Can You Handle Being on Stage as a Leader?

Great Leadership Blog

Beth Armknecht Miller is a Vistage Chair in Atlanta who provides a great role model of leveraging social media to create a personal brand around being a Vistage Chair. She does a great job using social media tools to amplify her message as a Vistage Chair in her community. One of the blogs I follow is the Great Leadership Blog by Dan McCarthy. I stumbled across this guest blog post by Beth on that blog titled “Don’t Let the Pebbles Cover the Rocks“.

Beth talked about the importance of not letting the urgent overwhelm the important in this article. If you’ll remember the writings of Steven Covey in the Seven Habits of Effective People, this was one of the key downfalls of most individuals – they let the urgent dictate their lives.

My focus was on a particularly interesting comment Beth made in her blog article that stuck in my mind. Many of you know that I coach High School Girls Basketball. We just finished our league season. The comment Beth made me reflect back over the last 6 months on my personal leadership, my ability to “control” my emotions and the other coaches I’ve observed in 100s of high school basketball games since the beginning of September. We have 3 levels in our program and each level has played over 50 games each. I announce all of our boys games for home games at our High School. Plus I run a youth club team with over 100 kids. That’s observing a lot of games. Here’s the comment Beth made about leadership:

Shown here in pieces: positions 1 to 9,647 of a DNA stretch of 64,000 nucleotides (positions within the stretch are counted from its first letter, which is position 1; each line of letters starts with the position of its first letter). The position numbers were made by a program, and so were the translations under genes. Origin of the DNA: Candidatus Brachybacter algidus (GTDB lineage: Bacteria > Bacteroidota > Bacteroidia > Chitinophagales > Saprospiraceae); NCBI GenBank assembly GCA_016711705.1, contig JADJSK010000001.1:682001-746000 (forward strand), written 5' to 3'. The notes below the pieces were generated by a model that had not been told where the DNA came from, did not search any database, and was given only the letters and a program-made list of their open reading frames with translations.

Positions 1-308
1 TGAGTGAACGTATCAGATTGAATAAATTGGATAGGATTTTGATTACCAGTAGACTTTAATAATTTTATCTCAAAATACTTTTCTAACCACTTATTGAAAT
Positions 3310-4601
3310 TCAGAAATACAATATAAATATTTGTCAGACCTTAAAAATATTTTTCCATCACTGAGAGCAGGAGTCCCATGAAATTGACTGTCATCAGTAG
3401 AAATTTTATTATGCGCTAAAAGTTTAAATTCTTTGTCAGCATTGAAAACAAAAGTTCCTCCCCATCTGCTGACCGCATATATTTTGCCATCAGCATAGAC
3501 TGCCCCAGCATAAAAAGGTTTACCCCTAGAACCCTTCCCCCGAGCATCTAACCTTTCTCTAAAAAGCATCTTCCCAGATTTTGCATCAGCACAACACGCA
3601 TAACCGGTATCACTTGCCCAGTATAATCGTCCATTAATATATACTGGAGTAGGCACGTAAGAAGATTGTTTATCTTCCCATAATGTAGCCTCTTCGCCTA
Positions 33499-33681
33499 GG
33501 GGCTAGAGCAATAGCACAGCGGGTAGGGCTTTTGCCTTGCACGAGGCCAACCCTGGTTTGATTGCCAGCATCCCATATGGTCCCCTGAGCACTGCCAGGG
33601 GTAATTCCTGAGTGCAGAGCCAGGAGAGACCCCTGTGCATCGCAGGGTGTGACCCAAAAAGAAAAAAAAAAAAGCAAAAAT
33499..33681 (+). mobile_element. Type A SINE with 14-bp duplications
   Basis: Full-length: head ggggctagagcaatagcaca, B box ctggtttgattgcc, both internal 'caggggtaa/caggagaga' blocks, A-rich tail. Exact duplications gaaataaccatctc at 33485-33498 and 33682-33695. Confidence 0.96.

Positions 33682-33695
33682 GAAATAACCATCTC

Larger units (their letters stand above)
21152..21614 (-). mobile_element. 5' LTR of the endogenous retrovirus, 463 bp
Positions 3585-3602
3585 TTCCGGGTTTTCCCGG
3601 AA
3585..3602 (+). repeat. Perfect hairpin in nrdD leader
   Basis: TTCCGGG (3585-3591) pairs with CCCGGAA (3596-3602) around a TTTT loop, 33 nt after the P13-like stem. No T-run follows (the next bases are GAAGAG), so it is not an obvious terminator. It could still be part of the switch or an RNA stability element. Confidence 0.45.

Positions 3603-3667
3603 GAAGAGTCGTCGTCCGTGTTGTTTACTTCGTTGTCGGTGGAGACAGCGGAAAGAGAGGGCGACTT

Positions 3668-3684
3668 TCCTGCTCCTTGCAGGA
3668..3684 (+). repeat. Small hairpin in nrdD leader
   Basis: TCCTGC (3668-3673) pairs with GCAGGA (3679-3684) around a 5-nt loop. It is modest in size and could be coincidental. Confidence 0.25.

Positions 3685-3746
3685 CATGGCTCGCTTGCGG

And finally, having the skill to manage your emotions in times of the urgent is critical to leadership success. Many leaders forget that they are “on stage”. Their employees are always looking to them for emotional and behavioral cues. So when something or someone becomes that pebble, you need to kick up your level of emotional intelligence. Step back and think before you react.